Most of the manual scavengers are women and the members of the marginal class.
Their caste is regarded as a lower class and is excluded from moving to a better
occupation. As a result, the scavenging work is seen as part of their natural
occupation through generations. Also, the marginal caste from rural areas moving
to urban areas to seek a better livelihood but always end up in the same
Most manual scavengers are stigmatized by the community only because
of the nature of their job. They are regarded as untouchable and are forced to
accept their condition. This problem is much deeper as their children are also
discriminated and forced to occupy the same work that their parents had.
Solutions of Manual ScavengingIn order to tackle the problem through some initiatives such as Namma toilets in
India, it would be necessary to involve all the major skate holders involved in
this. They include the District officials, Relations officer, Chief Medical
Officer, and District Supply Officer among all other relevant officials. The
inclusion of the community around the areas that are most affected by the
program is also of equal importance.
Seeking information from the officials and
the community will help in coming up with an informed decision on the best way
to proceed with the initiative. Workshops should be held to understand how deep
the problem is and how to address it. A workshop with the community would help
the organization understand the main cause of the locals resulting in the
practice. The locals can also make a suggestion on the solutions that they feel
District Nodal Officers, NGOs and health officers should educate the community
on devastating effect caused by the dry latrines. They should also educate the
mass on the health issues, hygiene practices, and sanitation. Government
officials should inform about the legal implications that are related to
engaging in scavenging and having dry toilets. The public should be made aware
of the penalties they will face once they are arrested.
The awareness campaigns
should not only address the dangers of scavenging but also give the community
affected an alternative method of making an earning. On the other end, the
sanitation workers should also be informed about their rights and the laws that
protect them from abuse by their employers.
Creation of more employment opportunities is one of the most important
rehabilitation processes. The jobs then created would aim to offer equal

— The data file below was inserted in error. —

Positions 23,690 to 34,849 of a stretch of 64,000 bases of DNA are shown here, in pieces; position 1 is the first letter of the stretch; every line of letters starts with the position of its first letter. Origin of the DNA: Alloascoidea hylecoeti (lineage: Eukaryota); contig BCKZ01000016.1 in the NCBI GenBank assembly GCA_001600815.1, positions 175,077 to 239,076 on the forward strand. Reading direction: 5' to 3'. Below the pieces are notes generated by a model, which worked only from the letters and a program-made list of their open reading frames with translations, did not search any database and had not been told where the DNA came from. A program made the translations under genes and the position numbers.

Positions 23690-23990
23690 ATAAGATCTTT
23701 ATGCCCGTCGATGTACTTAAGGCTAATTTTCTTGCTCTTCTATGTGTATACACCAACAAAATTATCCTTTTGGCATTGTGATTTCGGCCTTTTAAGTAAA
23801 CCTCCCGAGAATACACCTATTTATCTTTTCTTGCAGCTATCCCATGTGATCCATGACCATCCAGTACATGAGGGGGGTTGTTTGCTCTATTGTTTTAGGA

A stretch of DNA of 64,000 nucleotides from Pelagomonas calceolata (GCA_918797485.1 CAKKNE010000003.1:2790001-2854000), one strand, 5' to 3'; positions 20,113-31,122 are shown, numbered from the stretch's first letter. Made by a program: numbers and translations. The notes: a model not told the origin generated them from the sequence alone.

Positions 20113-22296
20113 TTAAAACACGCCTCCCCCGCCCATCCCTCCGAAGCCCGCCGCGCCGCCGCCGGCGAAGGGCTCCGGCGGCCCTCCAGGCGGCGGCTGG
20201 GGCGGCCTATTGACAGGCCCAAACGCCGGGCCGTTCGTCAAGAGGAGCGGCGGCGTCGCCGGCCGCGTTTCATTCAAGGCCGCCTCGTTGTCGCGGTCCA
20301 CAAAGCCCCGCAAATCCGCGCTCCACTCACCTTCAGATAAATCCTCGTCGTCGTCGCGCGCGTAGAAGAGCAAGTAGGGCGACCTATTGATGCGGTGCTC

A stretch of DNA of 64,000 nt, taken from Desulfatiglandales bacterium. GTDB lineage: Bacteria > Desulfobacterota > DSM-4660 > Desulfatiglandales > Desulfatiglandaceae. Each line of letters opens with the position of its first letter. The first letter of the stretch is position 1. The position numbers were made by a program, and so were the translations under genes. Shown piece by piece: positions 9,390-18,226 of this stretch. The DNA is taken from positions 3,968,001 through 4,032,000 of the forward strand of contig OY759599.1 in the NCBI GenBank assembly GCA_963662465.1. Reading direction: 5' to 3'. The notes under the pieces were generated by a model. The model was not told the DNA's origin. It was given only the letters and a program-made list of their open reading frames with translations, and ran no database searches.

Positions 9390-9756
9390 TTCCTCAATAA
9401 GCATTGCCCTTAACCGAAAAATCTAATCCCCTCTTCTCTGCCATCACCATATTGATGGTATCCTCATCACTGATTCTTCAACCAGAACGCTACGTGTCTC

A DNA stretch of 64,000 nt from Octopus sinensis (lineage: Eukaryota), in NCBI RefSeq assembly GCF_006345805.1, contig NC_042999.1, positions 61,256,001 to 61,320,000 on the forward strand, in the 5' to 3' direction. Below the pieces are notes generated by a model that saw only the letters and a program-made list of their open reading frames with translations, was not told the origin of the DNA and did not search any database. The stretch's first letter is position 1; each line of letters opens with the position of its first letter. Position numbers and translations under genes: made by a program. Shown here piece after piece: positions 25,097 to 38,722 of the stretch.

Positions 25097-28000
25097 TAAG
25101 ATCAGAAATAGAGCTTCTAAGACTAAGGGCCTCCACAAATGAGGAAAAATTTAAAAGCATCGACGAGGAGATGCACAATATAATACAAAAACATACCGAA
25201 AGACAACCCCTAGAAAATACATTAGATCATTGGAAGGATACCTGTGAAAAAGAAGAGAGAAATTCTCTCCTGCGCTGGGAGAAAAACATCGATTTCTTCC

opportunities to the locals. The jobs created would also act as a means to
assimilate manual scavengers into the community. Other areas that are associated
with the social inclusion should also be established for instance the loaning
schemes. Offering them employment and lending them some money gives them the
needed confidence to step into the community.
Major loaning schemes in India
that would help manual scavengers are Special component Plan, MGNREG Act
(Mahatma Gandhi National Rural Employment Guarantee Act), scholarships, pension
schemes, rural housing schemes among others.
The same old model of pit latrine that is used by the community can be used to
construct small pit toilets in a cost-effective manner. In order to ensure that
the villagers fully participate in the activity, they can be provided with all
building materials and shown how to construct the latrines. The demonstration
can be done in different areas within the given region. They can thereafter use
the materials given to them too build the toilets themselves.
Children whose families are involved in scavenging experience face a lot of
social stigmatization that may affect their education. In addition, the
scavenging work generates very little money that is not enough to educate a
child. The child then ends up dropping out and joining their parents in the same
line of work. Implementation of schemes that would help these children to finish
their studies would be an effective strategy in discarding the theories and myth
associated with manual scavenging.
By Written: Shashank Shekhar Singh - Amity Law School, Amity University
Law Article in India